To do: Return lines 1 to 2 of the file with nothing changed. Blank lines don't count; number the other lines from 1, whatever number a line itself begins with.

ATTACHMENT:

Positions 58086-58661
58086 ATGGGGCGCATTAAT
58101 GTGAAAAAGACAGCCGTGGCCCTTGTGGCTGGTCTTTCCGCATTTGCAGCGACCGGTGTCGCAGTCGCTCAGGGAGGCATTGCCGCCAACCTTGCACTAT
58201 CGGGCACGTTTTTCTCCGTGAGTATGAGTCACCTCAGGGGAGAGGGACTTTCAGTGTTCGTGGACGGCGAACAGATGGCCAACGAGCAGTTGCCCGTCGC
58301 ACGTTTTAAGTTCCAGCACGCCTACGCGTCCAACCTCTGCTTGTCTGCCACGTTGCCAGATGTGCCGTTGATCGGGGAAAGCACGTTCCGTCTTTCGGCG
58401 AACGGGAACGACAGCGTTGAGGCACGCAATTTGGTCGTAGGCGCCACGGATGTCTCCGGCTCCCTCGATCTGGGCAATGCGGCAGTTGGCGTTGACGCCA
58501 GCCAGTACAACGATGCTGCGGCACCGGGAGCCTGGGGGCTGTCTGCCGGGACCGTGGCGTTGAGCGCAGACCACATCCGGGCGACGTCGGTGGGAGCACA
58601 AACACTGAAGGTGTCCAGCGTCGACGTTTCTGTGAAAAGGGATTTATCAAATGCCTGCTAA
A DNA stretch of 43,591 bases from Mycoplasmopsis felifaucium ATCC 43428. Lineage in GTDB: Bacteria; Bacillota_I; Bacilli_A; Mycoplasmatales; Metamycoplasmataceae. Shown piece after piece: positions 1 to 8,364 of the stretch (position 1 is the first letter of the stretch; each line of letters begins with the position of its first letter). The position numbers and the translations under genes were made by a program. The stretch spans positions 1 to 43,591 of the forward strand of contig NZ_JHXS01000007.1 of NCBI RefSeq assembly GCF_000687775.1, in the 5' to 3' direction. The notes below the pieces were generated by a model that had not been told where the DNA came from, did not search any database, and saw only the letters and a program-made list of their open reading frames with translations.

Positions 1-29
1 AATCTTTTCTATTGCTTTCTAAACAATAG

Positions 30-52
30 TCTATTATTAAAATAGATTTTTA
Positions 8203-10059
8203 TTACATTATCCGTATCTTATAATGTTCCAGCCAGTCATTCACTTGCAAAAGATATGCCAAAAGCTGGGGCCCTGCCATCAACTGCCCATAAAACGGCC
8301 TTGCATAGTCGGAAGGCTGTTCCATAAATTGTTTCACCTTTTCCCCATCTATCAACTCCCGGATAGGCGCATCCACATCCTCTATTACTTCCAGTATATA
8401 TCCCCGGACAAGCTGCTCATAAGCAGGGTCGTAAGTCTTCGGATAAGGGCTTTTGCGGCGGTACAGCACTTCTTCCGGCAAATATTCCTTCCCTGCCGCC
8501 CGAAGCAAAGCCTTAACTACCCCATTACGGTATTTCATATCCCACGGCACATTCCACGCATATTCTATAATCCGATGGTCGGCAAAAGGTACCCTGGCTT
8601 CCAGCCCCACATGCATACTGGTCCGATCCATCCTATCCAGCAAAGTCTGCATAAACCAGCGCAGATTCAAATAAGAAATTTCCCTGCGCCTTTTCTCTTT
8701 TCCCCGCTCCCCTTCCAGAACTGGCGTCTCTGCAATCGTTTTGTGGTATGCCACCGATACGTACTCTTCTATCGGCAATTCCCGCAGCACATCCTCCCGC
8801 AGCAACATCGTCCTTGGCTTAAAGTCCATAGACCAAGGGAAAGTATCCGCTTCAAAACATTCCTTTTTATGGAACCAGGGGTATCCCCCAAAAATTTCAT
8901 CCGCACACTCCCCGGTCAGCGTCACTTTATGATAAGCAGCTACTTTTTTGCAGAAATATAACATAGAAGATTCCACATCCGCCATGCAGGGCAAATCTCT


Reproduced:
Positions 58086-58661
58086 ATGGGGCGCATTAAT